The Amazon Echo is an attempt to usher in a new product category. A box that listens to you and obeys your wishes. Sort of like Siri or Google Now for your house. Kickstarter creator [Joshua Montgomery] likes the idea, but he wants to do it all Open Source with a Raspberry Pi and an Arduino.
The Kickstarter (which reached its funding goal earlier this month) claims the device will use natural language to access media, control IoT devices, and will be open both for hardware and software hacking. The Kickstarter page says that Mycroft has partnerships with Lucid and Canonical (the people behind Ubuntu). In addition, they have added stretch goals to add computer vision and Linux desktop control to Mycroft.
Continue reading “Echo, Meet Mycroft”
Ready to feel inadequate with your programming skills? You’ve been warned. Take a look at [Voja’s] single chip video game console using the PIC24. It produces the VGA signal, 5-channel sound, and is presented in a gamepad form-factor with directional pad and two buttons.
He’s been working with PIC24 for a while now generating VGA signals, and he decided it might be fun to create a 2D video game… so he decided to see if he could program a replica of the old Spectrum game Jumping Jack (play it online here).
It uses a PIC24EP512GP202 microcontroller, complete with 512K flash memory, 48k data, and a whopping 28-pins. The game, which is extremely well documented, is laid out over on his projects page. It makes our heads spin just looking at it! This is a great project to compare with the ArduinoCade from last week. Both do an amazing job of pumping out audio and video while leaving enough room for the game to actually run.
Anyway, enough talking about it — just take a look at the following demo!
Continue reading “A Single-Chip Video Game Console”
[g3gg0] has some nice radio equipment including an AOR AR-5000 receiver and a HiQ SDR. They are so nice that it appears they lack an on/off switch. [g3gg0] grew tired of unplugging the things, and decided to nerdify his desk with a switch that would turn his setup on and off for him. He decided to accomplish this task by emulating the Scroll, Number and Caps Lock LEDs on his keyboard via a Digispark board. He uses the LEDs to issue commands to the Digispark allowing him to control a 5V relay, which sits between it and the AC.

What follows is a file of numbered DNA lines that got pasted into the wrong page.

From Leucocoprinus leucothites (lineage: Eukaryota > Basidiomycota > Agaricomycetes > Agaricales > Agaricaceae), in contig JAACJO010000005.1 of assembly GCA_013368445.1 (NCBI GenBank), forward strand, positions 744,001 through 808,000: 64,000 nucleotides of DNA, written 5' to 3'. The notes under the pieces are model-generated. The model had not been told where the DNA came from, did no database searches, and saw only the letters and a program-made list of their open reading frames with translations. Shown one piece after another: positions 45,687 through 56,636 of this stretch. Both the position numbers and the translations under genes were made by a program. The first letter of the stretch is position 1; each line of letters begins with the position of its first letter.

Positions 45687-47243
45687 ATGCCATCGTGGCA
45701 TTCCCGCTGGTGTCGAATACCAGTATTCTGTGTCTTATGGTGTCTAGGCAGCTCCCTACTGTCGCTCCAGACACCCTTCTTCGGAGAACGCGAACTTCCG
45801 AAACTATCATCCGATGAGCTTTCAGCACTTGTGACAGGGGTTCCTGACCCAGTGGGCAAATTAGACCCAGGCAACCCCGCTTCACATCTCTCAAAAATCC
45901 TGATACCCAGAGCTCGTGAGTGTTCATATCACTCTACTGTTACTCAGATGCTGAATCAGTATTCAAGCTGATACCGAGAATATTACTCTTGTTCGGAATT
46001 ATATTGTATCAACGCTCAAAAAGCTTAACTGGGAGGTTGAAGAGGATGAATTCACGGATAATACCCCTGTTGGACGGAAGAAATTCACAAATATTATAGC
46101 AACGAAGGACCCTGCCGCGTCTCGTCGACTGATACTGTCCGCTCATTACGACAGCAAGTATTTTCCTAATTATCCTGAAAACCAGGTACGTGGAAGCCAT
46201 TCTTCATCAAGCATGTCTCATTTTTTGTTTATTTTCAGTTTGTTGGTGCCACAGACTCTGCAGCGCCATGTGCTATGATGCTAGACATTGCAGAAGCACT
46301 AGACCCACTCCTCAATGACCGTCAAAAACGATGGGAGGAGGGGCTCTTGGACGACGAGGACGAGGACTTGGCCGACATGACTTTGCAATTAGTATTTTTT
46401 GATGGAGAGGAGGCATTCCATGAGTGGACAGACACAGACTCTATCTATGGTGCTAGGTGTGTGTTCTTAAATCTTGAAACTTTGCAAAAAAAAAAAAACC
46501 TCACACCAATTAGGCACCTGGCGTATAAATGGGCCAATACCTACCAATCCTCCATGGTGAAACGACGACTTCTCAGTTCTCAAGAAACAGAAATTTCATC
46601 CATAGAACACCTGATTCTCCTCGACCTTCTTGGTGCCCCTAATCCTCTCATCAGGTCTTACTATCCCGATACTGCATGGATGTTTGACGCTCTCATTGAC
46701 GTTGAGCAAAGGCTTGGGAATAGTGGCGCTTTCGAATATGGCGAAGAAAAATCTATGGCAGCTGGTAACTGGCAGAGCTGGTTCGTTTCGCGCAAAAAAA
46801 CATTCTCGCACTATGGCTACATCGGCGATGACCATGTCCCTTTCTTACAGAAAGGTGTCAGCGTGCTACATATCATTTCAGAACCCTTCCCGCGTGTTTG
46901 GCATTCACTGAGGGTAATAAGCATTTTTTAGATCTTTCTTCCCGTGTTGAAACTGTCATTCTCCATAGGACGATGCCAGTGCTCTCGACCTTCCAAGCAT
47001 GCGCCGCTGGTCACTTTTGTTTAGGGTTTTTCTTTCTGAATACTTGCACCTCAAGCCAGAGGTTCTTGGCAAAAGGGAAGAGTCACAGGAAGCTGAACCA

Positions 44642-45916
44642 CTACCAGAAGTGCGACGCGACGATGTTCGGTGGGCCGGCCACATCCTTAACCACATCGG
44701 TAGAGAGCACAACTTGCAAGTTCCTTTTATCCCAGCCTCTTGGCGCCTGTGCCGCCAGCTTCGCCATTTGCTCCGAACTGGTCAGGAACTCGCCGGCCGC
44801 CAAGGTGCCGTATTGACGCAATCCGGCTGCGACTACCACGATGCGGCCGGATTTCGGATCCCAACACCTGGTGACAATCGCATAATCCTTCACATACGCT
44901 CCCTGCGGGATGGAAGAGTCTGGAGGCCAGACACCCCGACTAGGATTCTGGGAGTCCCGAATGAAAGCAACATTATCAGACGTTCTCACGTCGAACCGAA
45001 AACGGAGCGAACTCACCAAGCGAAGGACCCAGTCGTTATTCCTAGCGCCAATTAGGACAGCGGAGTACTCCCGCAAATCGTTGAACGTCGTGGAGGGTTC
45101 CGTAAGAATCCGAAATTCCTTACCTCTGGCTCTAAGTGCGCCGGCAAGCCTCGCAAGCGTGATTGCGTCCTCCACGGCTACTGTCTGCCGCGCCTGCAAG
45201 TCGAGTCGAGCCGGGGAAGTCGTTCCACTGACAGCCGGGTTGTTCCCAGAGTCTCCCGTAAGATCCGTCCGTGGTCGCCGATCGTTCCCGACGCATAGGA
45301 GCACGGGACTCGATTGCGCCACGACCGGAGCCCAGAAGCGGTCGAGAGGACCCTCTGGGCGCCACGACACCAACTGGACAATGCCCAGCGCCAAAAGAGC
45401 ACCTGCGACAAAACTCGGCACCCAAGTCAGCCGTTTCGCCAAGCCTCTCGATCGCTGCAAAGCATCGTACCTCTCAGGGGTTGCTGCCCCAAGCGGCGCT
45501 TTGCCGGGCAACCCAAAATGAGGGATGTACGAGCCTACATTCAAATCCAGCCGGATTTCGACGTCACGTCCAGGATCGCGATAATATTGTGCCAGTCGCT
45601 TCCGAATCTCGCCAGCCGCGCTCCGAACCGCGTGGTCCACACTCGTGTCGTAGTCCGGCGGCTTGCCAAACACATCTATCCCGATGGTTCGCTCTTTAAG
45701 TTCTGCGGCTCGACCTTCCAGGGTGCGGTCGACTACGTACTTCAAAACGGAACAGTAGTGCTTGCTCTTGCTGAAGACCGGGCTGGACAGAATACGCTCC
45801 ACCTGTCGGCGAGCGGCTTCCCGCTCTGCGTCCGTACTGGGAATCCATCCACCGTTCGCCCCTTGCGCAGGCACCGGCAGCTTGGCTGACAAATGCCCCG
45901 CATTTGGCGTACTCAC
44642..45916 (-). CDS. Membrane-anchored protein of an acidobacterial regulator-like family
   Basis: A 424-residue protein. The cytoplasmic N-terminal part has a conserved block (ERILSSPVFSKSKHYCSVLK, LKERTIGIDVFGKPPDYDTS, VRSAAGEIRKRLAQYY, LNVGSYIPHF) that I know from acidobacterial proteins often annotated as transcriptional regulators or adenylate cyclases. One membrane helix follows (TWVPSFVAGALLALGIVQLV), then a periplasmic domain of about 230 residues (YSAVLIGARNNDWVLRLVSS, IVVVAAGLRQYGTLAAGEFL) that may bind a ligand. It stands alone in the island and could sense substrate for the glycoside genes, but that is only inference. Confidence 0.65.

Starting off with some USB keyboard emulation code on the Digispark, he tweaked it so he could use the Scroll Lock LED as sort of a Chip Select. Once this is pressed, he can use the Caps Lock and the Number Lock LED to issue commands to the Digispark.
It’s programmed to only stay on for a total of 5 hours in case he forgets to turn it off. Let us know what you think about this interesting approach.
When you want to control an external device (like a lamp) from your computer, you might reach for a USB enabled micro. Looking for an inexpensive and quick option to control two lamps [Pete] wanted to control a couple 12 volt halogen lamps, he reached for his keyboard and used a little bit of python.
Desktop PC keyboards have 3 LED’s indicating lock functions, hardly anyone uses the scroll lock, and on a laptop with no keypad, numlock is no big loss as well. Adding wires to the little PCB out of a USB keyboard the numlock and scroll lock LED’s 5 volt output was redirected to a switching circuit.